Also, consider requesting a compensation adjustment to reflect the added value you bring to the table. You could say, “For the last six months, I’ve assumed responsibilities A, B, and C. What’s the best way to ensure my compensation matches my increased scope?”

Avoid mismatched objectives by asking for well-defined terms on any new initiative. Seek specifics: How long will this assignment last? How many meetings will I need to attend? Once you have a clear understanding, then you can confidently decide if it’s a good match.

If it is not a good fit, deliver your answer with gratitude and honesty by saying something like: “Thank you for the opportunity. I appreciate that you thought of offering me a part in it. After carefully considering my current responsibilities, it would be best to offer it to someone who has the bandwidth to help it reach its potential.”

See if you can help in some smaller way. You can offer to attend brainstorming sessions or provide input on the project plan. Contributing where you can showcases your proactive nature and proves you’re a team player.

Imagine senior leadership asking for a complete project plan in just three days. It’s an impossible ask, but what’s the best approach? Try a positive no, which allows you to protect energy and maintain the relationship. In response, you could explain what you can realistically achieve within the given time frame. For example, you might suggest adapting the timeline: “I understand this project is a priority. Friday is not feasible, but I can give you the completed project by Tuesday afternoon.”

Another option is to offer to connect them with someone else who can assist. You could say, “My bandwidth is a bit strapped right now, but this sounds like a great project for my colleague. I believe their expertise will be an asset to the project. I’ll send you their contact info.”

Remember, you can’t say no to everything, but being able to say no for the right reasons will boost your confidence and empower you to go further in your career.

QOSHE - 4 Times You Should Say No to Extra Work - Melody Wilding
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4 Times You Should Say No to Extra Work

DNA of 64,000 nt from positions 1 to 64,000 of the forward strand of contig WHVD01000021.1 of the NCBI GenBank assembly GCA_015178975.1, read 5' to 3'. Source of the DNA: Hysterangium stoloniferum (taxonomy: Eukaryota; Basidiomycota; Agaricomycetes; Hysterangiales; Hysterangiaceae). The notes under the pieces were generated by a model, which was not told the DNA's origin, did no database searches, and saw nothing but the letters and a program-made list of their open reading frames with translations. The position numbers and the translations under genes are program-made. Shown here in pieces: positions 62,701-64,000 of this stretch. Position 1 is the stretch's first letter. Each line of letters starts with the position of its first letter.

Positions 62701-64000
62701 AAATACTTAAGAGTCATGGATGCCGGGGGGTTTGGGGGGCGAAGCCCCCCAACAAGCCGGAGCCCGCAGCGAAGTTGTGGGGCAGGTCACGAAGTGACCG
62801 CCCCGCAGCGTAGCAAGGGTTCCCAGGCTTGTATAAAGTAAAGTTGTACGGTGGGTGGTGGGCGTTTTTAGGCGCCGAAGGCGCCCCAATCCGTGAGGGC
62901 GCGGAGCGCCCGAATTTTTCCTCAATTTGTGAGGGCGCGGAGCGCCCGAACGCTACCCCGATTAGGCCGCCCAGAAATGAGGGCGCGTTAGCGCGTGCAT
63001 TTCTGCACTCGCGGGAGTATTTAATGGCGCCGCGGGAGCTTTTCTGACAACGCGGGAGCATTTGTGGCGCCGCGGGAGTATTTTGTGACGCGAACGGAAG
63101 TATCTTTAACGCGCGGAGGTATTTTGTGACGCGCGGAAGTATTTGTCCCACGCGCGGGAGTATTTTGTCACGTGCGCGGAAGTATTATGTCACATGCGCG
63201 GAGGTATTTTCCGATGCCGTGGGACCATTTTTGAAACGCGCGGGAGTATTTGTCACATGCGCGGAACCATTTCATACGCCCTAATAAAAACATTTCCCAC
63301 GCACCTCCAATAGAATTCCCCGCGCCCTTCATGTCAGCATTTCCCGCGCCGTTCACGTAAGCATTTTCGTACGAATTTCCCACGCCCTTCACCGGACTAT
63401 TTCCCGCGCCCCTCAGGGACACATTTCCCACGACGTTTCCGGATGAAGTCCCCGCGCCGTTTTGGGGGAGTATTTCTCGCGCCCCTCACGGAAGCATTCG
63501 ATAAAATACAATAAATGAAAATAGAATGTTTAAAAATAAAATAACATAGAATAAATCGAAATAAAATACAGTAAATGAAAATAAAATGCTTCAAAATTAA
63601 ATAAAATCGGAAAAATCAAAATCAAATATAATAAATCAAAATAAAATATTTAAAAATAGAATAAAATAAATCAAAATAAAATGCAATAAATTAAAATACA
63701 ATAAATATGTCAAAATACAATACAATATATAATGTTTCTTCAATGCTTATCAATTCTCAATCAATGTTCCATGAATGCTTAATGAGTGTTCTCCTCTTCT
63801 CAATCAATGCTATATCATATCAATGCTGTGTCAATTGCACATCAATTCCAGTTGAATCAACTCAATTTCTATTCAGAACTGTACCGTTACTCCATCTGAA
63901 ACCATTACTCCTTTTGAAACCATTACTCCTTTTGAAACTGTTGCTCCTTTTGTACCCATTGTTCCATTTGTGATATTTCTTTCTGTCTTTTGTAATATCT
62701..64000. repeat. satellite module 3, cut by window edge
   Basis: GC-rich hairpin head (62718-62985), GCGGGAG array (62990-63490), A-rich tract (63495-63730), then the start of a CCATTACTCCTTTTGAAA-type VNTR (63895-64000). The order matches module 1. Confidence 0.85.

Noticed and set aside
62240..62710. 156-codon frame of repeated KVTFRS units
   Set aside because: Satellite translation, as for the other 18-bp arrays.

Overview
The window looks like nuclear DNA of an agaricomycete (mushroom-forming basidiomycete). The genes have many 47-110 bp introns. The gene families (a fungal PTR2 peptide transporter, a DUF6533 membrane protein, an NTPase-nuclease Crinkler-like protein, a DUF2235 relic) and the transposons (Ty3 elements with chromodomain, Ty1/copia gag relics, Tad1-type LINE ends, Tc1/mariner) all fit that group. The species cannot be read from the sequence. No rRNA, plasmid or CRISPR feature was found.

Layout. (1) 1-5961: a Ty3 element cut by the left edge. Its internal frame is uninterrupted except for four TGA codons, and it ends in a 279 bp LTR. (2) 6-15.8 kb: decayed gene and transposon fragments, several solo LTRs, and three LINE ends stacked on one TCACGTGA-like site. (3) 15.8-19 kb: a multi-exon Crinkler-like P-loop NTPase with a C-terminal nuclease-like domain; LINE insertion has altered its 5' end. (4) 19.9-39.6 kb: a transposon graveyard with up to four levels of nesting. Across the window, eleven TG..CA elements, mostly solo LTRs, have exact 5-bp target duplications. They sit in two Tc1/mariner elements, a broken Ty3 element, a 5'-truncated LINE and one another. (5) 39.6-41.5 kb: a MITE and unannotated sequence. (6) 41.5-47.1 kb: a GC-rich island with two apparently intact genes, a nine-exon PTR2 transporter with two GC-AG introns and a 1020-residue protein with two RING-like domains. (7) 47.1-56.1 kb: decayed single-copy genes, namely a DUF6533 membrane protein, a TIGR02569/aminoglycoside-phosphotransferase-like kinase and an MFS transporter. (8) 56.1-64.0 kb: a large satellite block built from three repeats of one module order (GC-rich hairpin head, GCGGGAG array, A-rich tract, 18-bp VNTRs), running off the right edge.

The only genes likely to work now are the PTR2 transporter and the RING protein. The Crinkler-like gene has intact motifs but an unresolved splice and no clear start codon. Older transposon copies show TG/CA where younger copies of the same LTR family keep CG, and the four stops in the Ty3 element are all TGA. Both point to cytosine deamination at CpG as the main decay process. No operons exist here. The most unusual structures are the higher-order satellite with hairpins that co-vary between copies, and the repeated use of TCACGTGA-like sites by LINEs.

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18.06.2024

Think about your typical work week. How much of what you do falls within your official job description? Chances are that you’ve taken on a lot of additional responsibilities beyond your main job.

With business moving faster than ever before, it’s no surprise that many are finding themselves in a situation where they have to accomplish more with less time and fewer resources. But have you ever wondered how much these extra duties really contribute to your professional growth versus just wearing you out?

Sensitive strivers (highly sensitive high-achievers) often become the go-to people when it comes to additional tasks. They find it hard to say no because they are not only driven but have a deep need to please others. They yearn for the metaphorical gold stars that come with exceeding expectations and going the extra mile.

But in the long run, it can lead to chronic burnout, hurting the organization’s morale and bottomline.

Let me tell you about Lane, a project manager who found himself in this situation when his team was hit with a 15 percent reduction in staffing. Lane, being the generous and loyal person he is, wanted to show support and alleviate his boss’s stress during this crisis. So, without hesitation, he volunteered to take on three major projects right away.

Sounds heroic, right?

Well, it didn’t take Lane long to realize that he had bitten off more........

© Psychology Today